Punishment was doled out unevenly, if it was doled out at all. Rank was a factor, according to Freeman. One notable example: In the early 1990s, Mike Tirico was given a three-month suspension when a female producer went to Walsh to accuse the rising on-air star of harassing her and five other female staffers, with the sexual misdeeds ranging from inappropriate touching and pillow talk to following one producer home and making drunken advances away from the shop. Walsh was told that Tirico had behaved similarly with five other women on staff. Around the same time Tirico was ordered to go on hiatus and cool his heels, Freeman wrote, an unnamed male production assistant was caught sending a note over an in-house messaging system to another male P.A. They were talking about a female production assistant. "She couldn't handle our seventeen-inch dicks," the message read, according to Freeman. Walsh called the sender to his office and fired him.
The double standard in Bristol was plain enough that even outsiders took notice. "ESPN basically has to have one of their talent talk about Hitler," former NBC Sports president Dick Ebersol told Miller and Shales, "or put a picture of their dick on a phone—which is what that Salisbury guy did—before they'll do anything about any of these various crazies, because they don't have to. Nobody can touch them."
That "Salisbury guy" is Sean Salisbury, a former NFL quarterback who parlayed his experience into a gig as an analyst on SportsCenter. By the time he and Jay Mariotti had arrived in Bristol, ESPN was a different company in a lot of ways—more Disneyfied and quicker to act on displays of misogyny, even, on occasion, when high-priced talent was involved.
In Salisbury's case, he was done in by his behavior at a staff party at a bar near headquarters, wherein he asked numerous women if they'd like to see a photo of his "baby"—the dick alluded to by Ebersol—and treating those who didn't turn and run to a selfie featuring his genitalia . In 2008, ESPN declined to renew his contract. (Salisbury sued Deadspin over its reporting of this incident and his dismissal in 2009 from a Dallas radio station. He eventually dropped the case, and later copped to the first incident. "A sophomoric mistake," he called it.)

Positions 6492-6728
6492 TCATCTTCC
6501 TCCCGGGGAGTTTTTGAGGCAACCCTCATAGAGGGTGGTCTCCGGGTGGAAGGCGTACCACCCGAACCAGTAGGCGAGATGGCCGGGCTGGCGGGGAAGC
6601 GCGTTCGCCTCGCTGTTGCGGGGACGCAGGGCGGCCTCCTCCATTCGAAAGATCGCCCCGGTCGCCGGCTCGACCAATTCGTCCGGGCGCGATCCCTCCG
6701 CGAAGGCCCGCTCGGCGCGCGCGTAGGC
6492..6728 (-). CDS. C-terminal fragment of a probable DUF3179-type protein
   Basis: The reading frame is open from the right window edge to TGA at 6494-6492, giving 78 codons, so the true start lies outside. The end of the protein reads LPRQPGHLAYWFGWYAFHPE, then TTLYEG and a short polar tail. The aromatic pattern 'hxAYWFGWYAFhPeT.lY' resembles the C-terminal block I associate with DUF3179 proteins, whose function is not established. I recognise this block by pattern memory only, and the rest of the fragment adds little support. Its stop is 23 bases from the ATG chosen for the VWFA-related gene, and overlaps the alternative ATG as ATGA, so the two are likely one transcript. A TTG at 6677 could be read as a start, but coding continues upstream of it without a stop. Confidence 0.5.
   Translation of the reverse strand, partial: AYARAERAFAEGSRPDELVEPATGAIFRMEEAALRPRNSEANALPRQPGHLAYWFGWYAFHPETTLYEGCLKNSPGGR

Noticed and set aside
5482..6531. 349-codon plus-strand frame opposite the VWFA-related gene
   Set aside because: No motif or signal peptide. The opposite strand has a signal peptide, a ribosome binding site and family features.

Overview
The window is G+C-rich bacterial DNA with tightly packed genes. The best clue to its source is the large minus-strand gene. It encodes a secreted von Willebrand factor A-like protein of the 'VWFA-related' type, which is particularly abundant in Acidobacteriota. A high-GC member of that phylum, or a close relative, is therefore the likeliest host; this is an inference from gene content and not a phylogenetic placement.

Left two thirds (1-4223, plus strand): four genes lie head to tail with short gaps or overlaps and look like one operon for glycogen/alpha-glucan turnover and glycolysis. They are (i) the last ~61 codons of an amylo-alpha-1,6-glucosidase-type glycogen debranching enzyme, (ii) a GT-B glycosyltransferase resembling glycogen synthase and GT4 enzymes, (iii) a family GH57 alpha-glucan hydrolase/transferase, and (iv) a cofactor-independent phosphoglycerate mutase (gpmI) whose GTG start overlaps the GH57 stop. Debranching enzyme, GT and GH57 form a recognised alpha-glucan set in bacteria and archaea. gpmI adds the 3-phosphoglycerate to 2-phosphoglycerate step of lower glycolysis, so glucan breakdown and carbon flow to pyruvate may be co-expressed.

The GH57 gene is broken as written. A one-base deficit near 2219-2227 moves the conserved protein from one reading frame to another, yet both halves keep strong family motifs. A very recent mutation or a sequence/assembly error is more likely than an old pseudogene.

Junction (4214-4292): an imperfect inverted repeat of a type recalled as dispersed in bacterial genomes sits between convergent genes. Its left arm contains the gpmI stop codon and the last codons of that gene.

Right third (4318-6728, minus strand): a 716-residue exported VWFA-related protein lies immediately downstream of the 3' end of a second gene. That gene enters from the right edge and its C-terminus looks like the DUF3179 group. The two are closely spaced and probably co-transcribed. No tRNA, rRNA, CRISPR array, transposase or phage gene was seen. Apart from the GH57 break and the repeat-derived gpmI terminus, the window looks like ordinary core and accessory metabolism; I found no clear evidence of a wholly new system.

Mariotti, for his part, was a columnist with the Chicago Sun-Times when ESPN brought him in as a panelist for its shout show, Around the Horn. He bailed on the newspaper in 2008, whereupon former co-worker Roger Ebert wrote a column titled "Jay the Rat" about how little anybody in the newsroom would miss him. (Mariotti and this website have also had a number of differences over the years. ) In 2010, he was arrested after a fight with his girlfriend, which the L.A. Times said began when Mariotti accused her of flirting with a club patron during a night on the town. An ESPN spokesman said a few weeks later, "We have no plans to use him at this time." In 2011, Mariotti was arrested again, this time on suspicion of stalking and assaulting the same woman. He pleaded no contest to a series of reduced charges, but later maintained his innocence in an e-book he wrote called The System: A Manual on Surviving Liars, Loons, Law, Life.